26017

History, 1834–1836

seek it at my hand. he shall be privileged with writing much of my word as a scribe unto me for the benefit of my people.
Therefore, this shall be his calling until I shall order it otherwise in my wisdom: and it shall be said of him in a time to come, behold Warren

10 Jan. 1803–3 Jan. 1877. Clergyman, gardener. Born in New York. Son of John Parrish and Ruth Farr. Married first Elizabeth (Betsey) Patten of Westmoreland Co., New Hampshire, ca. 1822. Lived at Alexandria, Jefferson Co., New York, 1830. Purchased land at...

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, the Lord’s Scribe, for the Lord’s Seer whom he hath appointed in Israel. therefore, if he will keep my commandments he shall be lifted up at the last day, even so. Amen.
A gentleman called this afternoon, by the name of Erastus Holmes

12 Oct. 1800–26 Aug. 1863. Clerk, trader, merchant. Born at Salisbury, Litchfield Co., Connecticut. Son of George Holmes and Betsy Ball. Moved to Newbury (probably later Mulberry), Miami Township, Clermont Co., Ohio, 1821. Married Mary Ann Leming, after Jan...

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of Newbury Clemon Clermont Co. Ohio, to make inquiry about the establishment of the Church of the Latter Day Saints, and to be instructed more perfectly in the doctrine & principles of it. He (Smith) commenced and gave him a brief relation of his experience while in his youthful days, say from the age of six years up to the time he received the first visitation of Angels which was when he was about 14 years old.264

JS may have recounted the traumatic leg operation he underwent at age seven, as he did in a later history. His recounting of “the first visitation of Angels” corresponds with the vision he described earlier in the week to Robert Matthews, wherein he saw two “personage[s]” and “many angels” when he “was about 14.” (JS History, vol. A-1, 131nA; entry for 9 Nov. 1835; compare JS History, ca. summer 1832, 1–3; and JS History, vol. A-1, 3.)  


He also gave him an account of the revelations he afterward received concerning the coming forth of the Book of Mormon, and a succinct account of the rise and progress of the church up to this date. He listened very attentively and seemed highly gratified. and expressed a determination to unite with the Church. He truly appeared to be a sincere inquirer after truth, which rendered his society endearing.265

In place of this sentence, the 1835–1836 journal has “he is a verry candid man indeed and I am much pleased with him.”  


15 November 1835 • Sunday

Sunday 15th. He, (President Smith) and his friend, Erastus Holmes

12 Oct. 1800–26 Aug. 1863. Clerk, trader, merchant. Born at Salisbury, Litchfield Co., Connecticut. Son of George Holmes and Betsy Ball. Moved to Newbury (probably later Mulberry), Miami Township, Clermont Co., Ohio, 1821. Married Mary Ann Leming, after Jan...

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, of whom mention has been made above, went to meeting, which was held in the School-house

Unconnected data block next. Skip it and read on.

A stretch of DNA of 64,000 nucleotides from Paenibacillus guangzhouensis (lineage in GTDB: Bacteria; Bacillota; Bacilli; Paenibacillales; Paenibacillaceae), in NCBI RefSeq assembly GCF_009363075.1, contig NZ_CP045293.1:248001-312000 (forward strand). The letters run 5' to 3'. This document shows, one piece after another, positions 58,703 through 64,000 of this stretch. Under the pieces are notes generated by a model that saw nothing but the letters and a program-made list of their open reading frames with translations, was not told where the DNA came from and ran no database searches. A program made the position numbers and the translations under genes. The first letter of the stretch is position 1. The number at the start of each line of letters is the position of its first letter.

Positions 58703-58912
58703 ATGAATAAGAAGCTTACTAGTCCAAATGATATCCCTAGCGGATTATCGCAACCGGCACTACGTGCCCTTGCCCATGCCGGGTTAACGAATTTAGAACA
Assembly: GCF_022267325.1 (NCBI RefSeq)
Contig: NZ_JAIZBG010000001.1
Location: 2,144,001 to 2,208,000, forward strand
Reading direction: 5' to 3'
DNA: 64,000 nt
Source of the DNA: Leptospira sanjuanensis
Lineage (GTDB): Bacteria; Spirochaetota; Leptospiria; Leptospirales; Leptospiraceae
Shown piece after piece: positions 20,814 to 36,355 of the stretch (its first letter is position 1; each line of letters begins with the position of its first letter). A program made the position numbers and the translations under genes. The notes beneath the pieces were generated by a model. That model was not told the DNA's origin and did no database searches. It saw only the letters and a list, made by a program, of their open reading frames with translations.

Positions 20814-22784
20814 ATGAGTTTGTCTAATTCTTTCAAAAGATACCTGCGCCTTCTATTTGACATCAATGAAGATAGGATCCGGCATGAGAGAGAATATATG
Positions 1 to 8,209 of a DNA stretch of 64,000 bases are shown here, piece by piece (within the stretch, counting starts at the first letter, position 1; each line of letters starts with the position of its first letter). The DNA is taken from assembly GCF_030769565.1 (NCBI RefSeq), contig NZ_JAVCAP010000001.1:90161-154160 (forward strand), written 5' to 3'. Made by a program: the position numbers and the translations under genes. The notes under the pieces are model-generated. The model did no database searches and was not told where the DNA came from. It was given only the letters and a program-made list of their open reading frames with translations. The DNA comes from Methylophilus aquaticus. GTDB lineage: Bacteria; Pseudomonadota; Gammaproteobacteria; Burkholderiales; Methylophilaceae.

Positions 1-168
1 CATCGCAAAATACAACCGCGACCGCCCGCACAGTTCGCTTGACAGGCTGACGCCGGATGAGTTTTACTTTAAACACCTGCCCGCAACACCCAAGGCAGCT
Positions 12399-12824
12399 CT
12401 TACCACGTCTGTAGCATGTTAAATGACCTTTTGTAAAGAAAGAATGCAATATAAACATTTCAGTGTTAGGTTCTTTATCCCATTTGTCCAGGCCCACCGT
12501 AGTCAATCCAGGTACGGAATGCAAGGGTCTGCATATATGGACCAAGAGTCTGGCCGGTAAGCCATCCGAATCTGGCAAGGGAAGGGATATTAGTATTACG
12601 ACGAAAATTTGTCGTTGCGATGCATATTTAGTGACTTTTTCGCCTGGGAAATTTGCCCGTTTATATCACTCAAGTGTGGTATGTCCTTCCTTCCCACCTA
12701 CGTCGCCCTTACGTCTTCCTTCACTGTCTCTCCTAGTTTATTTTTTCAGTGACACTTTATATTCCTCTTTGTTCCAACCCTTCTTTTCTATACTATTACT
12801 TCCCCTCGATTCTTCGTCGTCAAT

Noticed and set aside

Two-story structure measuring thirty by thirty-eight feet, built during fall and winter of 1834. Located immediately west of temple lot on Whitney Street (now Maple Street) in Kirtland. School of the Elders met here from winter 1834–1835 to Jan. 1836. Ground...

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.266

The 1835–1836 journal notes, “on account of the Chappel not being finished plastering.”  


President Sidney Rigdon

19 Feb. 1793–14 July 1876. Tanner, farmer, minister. Born at St. Clair, Allegheny Co., Pennsylvania. Son of William Rigdon and Nancy Gallaher. Joined United Baptists, ca. 1818. Preached at Warren, Trumbull Co., Ohio, and vicinity, 1819–1821. Married Phebe...

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preached on the subject of men’s being called to preach the gospel and their qualifications &c. He was happy in the delivery, and in his peculiar, entertaining manner gave an interesting, instructing discourse.267

In place of this sentence, the 1835–1836 journal has “we had a fine discourse it was verry interesting indeed.”  


Holmes

12 Oct. 1800–26 Aug. 1863. Clerk, trader, merchant. Born at Salisbury, Litchfield Co., Connecticut. Son of George Holmes and Betsy Ball. Moved to Newbury (probably later Mulberry), Miami Township, Clermont Co., Ohio, 1821. Married Mary Ann Leming, after Jan...

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appeared to be well satisfied. He has been a member of the Methodist Church and was excommunicated for receiving the Elders of the Church of the Latter-Day-Saints into his house. In the afternoon before partaking of the Sacrament, the case of Isaac Hills Hill

28 Sept. 1806–25 June 1879. Blacksmith, brick maker. Born near Brighton, Beaver Co., Pennsylvania. Son of John Hill and Nancy Warrick. Moved to East Liverpool, Columbiana Co., Ohio, by Dec. 1826. Married first Mary Bell, 7 June 1827, at East Liverpool. Joined...

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, an offending brother, was called up & agitated. This case was settled after much controversy and Hills

28 Sept. 1806–25 June 1879. Blacksmith, brick maker. Born near Brighton, Beaver Co., Pennsylvania. Son of John Hill and Nancy Warrick. Moved to East Liverpool, Columbiana Co., Ohio, by Dec. 1826. Married first Mary Bell, 7 June 1827, at East Liverpool. Joined...

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retained in the Church by his making a humble acknowledgement before the Church, and consenting to have his confession published in the Messenger & Advocate.268

Hill’s case was first heard the previous Sunday. His confession was never published. (Entry for 8 Nov. 1835.)  


Sacrament was then admininstered and congregation [p. 129]